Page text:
REX VICAT COLE
St Stephen Walbrook
Signed and dated 1933 l.3.
Oil on panel
33 by 9 ½ cm., 13 by 24 in.
(frame size 43 by 34 cm., 17 by 13 ½ in.)
Christopher Wren’s church of St Stephen Walbrook sits close to the walls of the Mansion House. The original church, on the east bank of the Walbrook was destroyed in the Great Fire and the present church was constructed between 1672 and 1679. The dome is based on Wren’s original design for St Paul’s and is centered over a square of twelve columns. This contributes to what many consider to one of Wren’s finest church interiors. Sir Nikolaus Pevsner lists it as one of the ten most important buildings in England.
Reginald (Rex) Vicat Cole was the son of the artist George Vicat Cole. He began to exhibit in London in the 1890s and was elected a member of the Royal Society of British Artists in 1900. He taught at King’s College London with Byam Shaw and together they opened their own establishment, the Byam Shaw and Vicat Cole School of Art in Camden Street, Kensington in 1910. At the outbreak of the First World War Vicat Cole and Byam Shaw enlisted in the Artists Rifles, although Shaw soon transferred to the Special Constabulary. After Shaw’s death in 1919 Vicat Cole was Principal until his retirement in 1926.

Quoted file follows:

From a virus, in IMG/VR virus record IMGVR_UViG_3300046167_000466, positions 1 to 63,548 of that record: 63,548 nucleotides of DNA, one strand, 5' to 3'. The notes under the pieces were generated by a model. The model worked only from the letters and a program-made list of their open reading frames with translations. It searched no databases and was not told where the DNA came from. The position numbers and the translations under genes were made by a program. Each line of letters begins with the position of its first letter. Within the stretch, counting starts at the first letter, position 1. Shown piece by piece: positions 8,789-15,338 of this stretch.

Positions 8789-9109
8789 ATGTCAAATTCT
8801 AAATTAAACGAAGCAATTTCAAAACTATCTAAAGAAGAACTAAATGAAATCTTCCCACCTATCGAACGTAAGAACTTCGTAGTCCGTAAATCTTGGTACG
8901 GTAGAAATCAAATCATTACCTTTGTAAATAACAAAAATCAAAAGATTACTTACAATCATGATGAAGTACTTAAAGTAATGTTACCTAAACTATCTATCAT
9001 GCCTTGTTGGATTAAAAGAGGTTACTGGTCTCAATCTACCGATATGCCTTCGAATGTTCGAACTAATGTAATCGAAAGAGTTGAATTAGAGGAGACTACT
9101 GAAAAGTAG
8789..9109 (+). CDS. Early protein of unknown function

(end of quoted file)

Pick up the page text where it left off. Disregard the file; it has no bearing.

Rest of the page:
Known for his landscapes and paintings of trees he also had a keen interest in depicting the streets of London. He held a one-man show “London Old and New” at Robert Dunthorne’s Gallery, Vigo Street, London, in 1935 and planned a book The Streets of London which was never published. He exhibited at the Royal Academy and elsewhere.